Seasons & Run Timing
Spring is truly some of the best fishing chinook salmon fishing of the entire year! Starting around April 1st the first migratory chinook show up in our local waters. These fish combined with the resident feeder chinook make for some memorable days out on the water. The chinook are in the 10-25 lb range with the odd fish pushing the 30 pound mark.
These fish travel in packs and when the fish are in, it is not uncommon to hook numerous hard fighting chinook. We commonly fish an area known as the “Hump” off S. Bowen, about 25 minutes from our dock. This fishery is best experienced on a 6 hour to 8 hour charter and fishes well from early April to late May.
Another hot spot, and always a guide favourite, are the Gulf Islands. Here we fish as far north as Nanaimo, down to Thrasher Rock on Gabriola Island, and as far south as Porlier Pass on Galliano Island. These spots are 50 to 60 minute run from our dock and are best fished on a 10 hour charter. The run can be well worth it is as double digit days of hard fighting BC chinook salmon are not unheard of. These spots fish well from mid April until the end of June. Crabbing and prawning is also excellent this time of the year. We drop crab traps on every trip during the spring and limits of Dungeness crab are the norm. We can also drop prawn traps for BC spot prawns on 8 hour and 10 hour trips.
Summer is the time of diverse opportunity in our local waters as more migratory salmon flood into our area on their way to the Fraser River and rivers south of us like the Columbia. The first coho of the year, destined for the local Capilano River, show up off West Vancouver in late June and by early July we are experiencing good catches only 5 minutes from our dock for these feisty fish.
As July progresses more chinook salmon destined for the Fraser River show up with their numbers peaking in mid to late August. We fish for these 10-30 pound chinook at the Bell Buoy (15 minutes from our dock), the T-10 (30 minutes from our dock) and the Sandheads (50 minutes from our dock). On years ending in an odd number, like 2017, 2019, etc, we have runs of pink salmon that number in the tens of millions and they offer excellent action only minutes from the dock.
On certain years we also have sockeye returns in the millions to tens of millions and limits of these tasty fish are usually only 10-20 minutes from the dock! So you can see that July and August truly are active and diverse months to be fishing for salmon in Vancouver.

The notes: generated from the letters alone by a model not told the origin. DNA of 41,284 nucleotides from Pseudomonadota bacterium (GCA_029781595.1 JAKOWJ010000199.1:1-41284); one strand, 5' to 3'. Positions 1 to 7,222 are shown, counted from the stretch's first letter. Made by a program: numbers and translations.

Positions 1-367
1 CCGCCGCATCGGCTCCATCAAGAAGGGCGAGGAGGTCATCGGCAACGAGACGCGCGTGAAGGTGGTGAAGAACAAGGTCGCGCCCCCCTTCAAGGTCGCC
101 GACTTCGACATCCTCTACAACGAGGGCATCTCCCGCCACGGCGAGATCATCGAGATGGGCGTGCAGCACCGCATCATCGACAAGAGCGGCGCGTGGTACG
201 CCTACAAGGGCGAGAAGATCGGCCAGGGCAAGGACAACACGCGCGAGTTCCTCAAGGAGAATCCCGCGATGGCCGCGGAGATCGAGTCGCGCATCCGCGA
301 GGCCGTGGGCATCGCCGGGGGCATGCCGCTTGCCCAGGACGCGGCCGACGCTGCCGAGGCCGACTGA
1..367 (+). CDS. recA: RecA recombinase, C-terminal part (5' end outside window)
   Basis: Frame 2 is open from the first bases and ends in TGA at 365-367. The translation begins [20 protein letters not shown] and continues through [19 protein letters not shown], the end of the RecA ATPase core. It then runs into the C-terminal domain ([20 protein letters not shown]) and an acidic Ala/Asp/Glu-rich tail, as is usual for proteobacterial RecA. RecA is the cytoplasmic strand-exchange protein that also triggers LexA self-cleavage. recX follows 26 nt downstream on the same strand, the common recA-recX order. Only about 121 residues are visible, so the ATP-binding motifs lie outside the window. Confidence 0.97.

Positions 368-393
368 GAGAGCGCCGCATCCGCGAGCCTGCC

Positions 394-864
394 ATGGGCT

5 hour trips are a great way to spend the morning or the afternoon in search of some coho or chinook and some years pinks and sockeye as the hot spots are only a short boat ride away. 8 hour and 10 hour charters are recommended when hunting for trophy chinook as our guides can fish through the tides and make some moves to some of the spots a little further away if needed or if weather allows.
The fall is an exciting time as the fish are close to home and are stacked up waiting for the fall rains to raise river levels so they can complete their migration. By mid-September thousands of coho are holding off the shoreline of West Vancouver waiting to go up the Capilano and Seymour rivers.
As September progresses, more and more chinook salmon show up, and by late September we are hooking lots of big chinook as well as coho. This a very productive time of year to be on the water and the best spot at the mouth of the Capilano is literally only 2 minutes from our dock! This fishery is best experienced on a 5 hour or 8 hour charter.
After a brief break in November for maintenance on the boats and gear, we are right back at it looking for the first chinook of the winter season. These fish are commonly referred to as feeder chinook because they are next years fish and are ravenously feeding with the sole intention of packing on as many pounds as possible. These are without a doubt some of the funnest, strongest, and tastiest salmon to fish for.
Calm and refreshing days are the norm in the winter season and a hot cup of coffee, flat calm seas, and hard fighting chinook make this fishery a guide and local favorite. The size of these fish vary dramatically from 5 to 25 pounds, depending on location and time of year as we get wave after wave of fishing cruising into our local waters from early December all the way into April and May. We can fish for these fish on a 5 hour charter in our local waters and have good success, but often the best catches are on 8 or 10 hour charters where we take you to the very scenic waters of Howe Sound or across to the equally beautiful Gulf Islands. This is also a great time of year to drop the crab traps for Dungeness crabs and prawn traps for BC Spot prawns.
Pacific Angler Fishing Charters has access to Vancouver salmon 365 days a year. Vancouver Salmon includes all 5 Wild Pacific salmon species available in the Pacific Ocean.
Chinook salmon, sometimes referred to as King salmon, are the most consistent salmon species available in Vancouver and the surrounding areas. With a number of healthy and productive river systems nearby, there are generally solid numbers of large chinook available to the local angler. As the weather and temperatures improve into spring time, the first signs of migratory summer chinook appear. Spring to summer chinook fishing produces some of the biggest fish of the year ranging from 10 to upwards of 30 lbs! These fish are effectively using our local waters as a highway en route to their native rivers and provide some excellent fishing from April all the way to September as different runs of these fish pass by our doorstep.